Monday, November 12, 2012

Fuller's London Porter

I often mock the British beer scene for being too boring and archaic, but sometimes a traditional British brew really hits the spot. Case in point: Fuller’s London Porter. While not the most robust or complex beer ever made, it definitely is impressive for its ability to be so tasty and so smooth for an old world style brew.

4
   AROMA 7/10   APPEARANCE 5/5   TASTE 8/10   PALATE 5/5   OVERALL 15/20
Chad9976 (755) - Albany, New York, USA - NOV 12, 2012
I poured an 11.2oz bottle into a nonic pint glass.

Appearance: Deep dark ruby red that’s seemingly opaque black. Forms a huge, tan, frothy head which lingers and leaves gorgeous lacing on the glass.

Smell: Classic porter aroma of black licorice, milk chocolate and dark malts.

Taste: There actually isn’t a lot happening with the palate to Fuller’s London Porter, but what’s here is just so good. A blend of slight confectionery sweetness, a hint of coffee bitterness and a lingering chocolate candy aftertaste are the three main components to this brew. It’s simple, yes, but they’re so enjoyable for their distinctiveness and the way they all transition together. Not quite as sickly sweet as many stouts, and has less bitterness as well. I think this may be the absolute best beer to give to someone to show that "dark beers" can be flavorful but not intimidating. Light sweetness and light bitterness create for a perfectly balanced, delectable body.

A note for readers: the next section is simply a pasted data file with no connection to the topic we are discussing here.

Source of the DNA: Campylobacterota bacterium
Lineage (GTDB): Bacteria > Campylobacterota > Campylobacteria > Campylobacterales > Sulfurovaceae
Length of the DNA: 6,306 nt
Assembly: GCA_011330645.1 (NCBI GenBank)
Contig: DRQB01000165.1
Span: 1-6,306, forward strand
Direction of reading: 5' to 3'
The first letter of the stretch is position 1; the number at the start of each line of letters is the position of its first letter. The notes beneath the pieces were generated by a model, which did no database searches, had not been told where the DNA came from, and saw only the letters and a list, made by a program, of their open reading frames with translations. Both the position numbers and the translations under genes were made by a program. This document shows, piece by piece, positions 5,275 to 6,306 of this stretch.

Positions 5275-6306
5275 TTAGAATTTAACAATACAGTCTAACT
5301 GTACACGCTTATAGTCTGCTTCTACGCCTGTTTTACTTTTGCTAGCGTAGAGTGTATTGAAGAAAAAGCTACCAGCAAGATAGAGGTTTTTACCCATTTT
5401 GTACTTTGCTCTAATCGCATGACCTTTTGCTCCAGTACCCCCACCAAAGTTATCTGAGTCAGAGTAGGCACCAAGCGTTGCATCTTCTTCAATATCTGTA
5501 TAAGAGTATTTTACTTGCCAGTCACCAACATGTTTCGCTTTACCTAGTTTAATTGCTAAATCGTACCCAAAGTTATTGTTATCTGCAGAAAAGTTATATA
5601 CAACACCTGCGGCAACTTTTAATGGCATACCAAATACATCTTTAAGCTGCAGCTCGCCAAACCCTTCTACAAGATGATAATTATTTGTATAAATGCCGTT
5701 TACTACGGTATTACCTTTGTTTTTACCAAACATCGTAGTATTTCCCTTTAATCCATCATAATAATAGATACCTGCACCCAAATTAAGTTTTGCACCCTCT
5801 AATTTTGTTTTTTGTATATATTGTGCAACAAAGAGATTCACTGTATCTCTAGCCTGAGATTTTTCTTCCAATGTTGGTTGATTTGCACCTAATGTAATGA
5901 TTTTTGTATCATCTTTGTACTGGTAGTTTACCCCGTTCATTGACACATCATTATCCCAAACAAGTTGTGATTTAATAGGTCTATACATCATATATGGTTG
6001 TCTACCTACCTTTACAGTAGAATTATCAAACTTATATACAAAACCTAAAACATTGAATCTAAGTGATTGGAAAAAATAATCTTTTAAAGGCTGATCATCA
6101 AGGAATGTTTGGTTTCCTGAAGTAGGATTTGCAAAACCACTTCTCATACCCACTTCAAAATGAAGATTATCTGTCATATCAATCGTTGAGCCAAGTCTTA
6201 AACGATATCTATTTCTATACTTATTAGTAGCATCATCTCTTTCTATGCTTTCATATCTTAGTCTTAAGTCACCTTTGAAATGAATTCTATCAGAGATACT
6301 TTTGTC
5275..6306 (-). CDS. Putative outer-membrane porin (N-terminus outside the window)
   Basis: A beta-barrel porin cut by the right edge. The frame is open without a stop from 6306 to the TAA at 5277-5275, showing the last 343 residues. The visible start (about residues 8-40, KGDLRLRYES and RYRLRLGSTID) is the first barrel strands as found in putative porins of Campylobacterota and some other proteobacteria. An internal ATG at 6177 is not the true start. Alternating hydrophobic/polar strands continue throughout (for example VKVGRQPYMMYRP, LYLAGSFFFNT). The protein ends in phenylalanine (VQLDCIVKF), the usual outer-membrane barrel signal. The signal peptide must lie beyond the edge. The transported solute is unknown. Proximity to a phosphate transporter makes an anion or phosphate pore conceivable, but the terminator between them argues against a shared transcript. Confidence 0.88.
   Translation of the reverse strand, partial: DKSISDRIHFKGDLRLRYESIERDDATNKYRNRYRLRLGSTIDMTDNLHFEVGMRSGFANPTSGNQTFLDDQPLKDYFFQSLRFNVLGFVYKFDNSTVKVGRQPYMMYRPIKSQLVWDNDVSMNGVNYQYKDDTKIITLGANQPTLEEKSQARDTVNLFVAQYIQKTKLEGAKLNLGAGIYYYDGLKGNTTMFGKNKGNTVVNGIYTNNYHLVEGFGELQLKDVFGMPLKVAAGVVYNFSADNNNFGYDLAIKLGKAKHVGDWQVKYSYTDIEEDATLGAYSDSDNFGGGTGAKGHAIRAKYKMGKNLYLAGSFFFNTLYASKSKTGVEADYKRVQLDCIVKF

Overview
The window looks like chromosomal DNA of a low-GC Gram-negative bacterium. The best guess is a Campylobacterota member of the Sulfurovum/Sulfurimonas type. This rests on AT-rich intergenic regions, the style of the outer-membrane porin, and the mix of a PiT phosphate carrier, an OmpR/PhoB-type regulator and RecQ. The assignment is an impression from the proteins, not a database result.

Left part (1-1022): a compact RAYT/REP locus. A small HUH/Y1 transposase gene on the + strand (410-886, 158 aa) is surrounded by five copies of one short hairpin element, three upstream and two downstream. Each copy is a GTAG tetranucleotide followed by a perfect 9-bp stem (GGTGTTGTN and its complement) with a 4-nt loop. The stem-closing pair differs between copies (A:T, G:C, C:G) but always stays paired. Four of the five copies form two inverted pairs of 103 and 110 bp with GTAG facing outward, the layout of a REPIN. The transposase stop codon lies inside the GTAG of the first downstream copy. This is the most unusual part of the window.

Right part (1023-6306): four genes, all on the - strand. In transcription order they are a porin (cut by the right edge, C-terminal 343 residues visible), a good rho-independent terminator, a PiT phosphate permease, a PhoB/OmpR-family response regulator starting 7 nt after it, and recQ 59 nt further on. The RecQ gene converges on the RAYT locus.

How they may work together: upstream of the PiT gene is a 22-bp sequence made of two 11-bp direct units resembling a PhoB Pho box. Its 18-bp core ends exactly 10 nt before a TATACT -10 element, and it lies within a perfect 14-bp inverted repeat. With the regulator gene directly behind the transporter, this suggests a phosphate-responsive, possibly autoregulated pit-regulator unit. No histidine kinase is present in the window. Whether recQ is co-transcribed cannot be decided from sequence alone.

Drinkability: As satisfying as the palate is, I think what really makes this such a good beer is just how easily drinkable it is. The body is on the thinner side (for a "dark beer"), but it’s not thin or watery per se. It’s velvety smooth across the tongue and might even be considered refreshing for a moment there. The aftertaste isn’t completely clean, but just enough to leave a pleasing taste that doesn’t dry out the mouth. At 5.4% Fuller’s London Porter is dangerously drinkable because it could easily be sessioned all day, even though it’s a tad too big to technically be a session beer.
 Grade: 8/10